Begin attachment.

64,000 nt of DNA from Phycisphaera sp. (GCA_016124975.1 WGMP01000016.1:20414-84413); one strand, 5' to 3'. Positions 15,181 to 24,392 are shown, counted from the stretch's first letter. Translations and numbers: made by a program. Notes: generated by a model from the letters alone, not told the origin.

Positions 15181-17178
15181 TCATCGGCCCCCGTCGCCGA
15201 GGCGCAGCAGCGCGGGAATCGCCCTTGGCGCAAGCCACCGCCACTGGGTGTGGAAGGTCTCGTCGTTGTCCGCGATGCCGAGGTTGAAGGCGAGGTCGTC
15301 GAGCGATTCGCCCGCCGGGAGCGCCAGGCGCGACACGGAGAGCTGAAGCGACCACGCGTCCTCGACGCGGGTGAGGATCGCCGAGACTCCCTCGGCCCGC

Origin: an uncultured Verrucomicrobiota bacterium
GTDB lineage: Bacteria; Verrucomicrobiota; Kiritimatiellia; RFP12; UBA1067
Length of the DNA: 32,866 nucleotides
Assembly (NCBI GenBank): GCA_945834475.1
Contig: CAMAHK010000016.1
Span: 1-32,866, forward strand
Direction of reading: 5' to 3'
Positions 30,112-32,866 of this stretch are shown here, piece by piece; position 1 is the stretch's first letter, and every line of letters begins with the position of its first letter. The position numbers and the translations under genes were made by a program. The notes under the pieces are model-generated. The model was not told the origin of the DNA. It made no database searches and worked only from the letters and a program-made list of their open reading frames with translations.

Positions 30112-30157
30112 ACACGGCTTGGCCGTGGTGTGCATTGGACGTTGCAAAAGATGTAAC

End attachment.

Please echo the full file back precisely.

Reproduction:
64,000 nt of DNA from Phycisphaera sp. (GCA_016124975.1 WGMP01000016.1:20414-84413); one strand, 5' to 3'. Positions 15,181 to 24,392 are shown, counted from the stretch's first letter. Translations and numbers: made by a program. Notes: generated by a model from the letters alone, not told the origin.

Positions 15181-17178
15181 TCATCGGCCCCCGTCGCCGA
15201 GGCGCAGCAGCGCGGGAATCGCCCTTGGCGCAAGCCACCGCCACTGGGTGTGGAAGGTCTCGTCGTTGTCCGCGATGCCGAGGTTGAAGGCGAGGTCGTC
15301 GAGCGATTCGCCCGCCGGGAGCGCCAGGCGCGACACGGAGAGCTGAAGCGACCACGCGTCCTCGACGCGGGTGAGGATCGCCGAGACTCCCTCGGCCCGC

Origin: an uncultured Verrucomicrobiota bacterium
GTDB lineage: Bacteria; Verrucomicrobiota; Kiritimatiellia; RFP12; UBA1067
Length of the DNA: 32,866 nucleotides
Assembly (NCBI GenBank): GCA_945834475.1
Contig: CAMAHK010000016.1
Span: 1-32,866, forward strand
Direction of reading: 5' to 3'
Positions 30,112-32,866 of this stretch are shown here, piece by piece; position 1 is the stretch's first letter, and every line of letters begins with the position of its first letter. The position numbers and the translations under genes were made by a program. The notes under the pieces are model-generated. The model was not told the origin of the DNA. It made no database searches and worked only from the letters and a program-made list of their open reading frames with translations.

Positions 30112-30157
30112 ACACGGCTTGGCCGTGGTGTGCATTGGACGTTGCAAAAGATGTAAC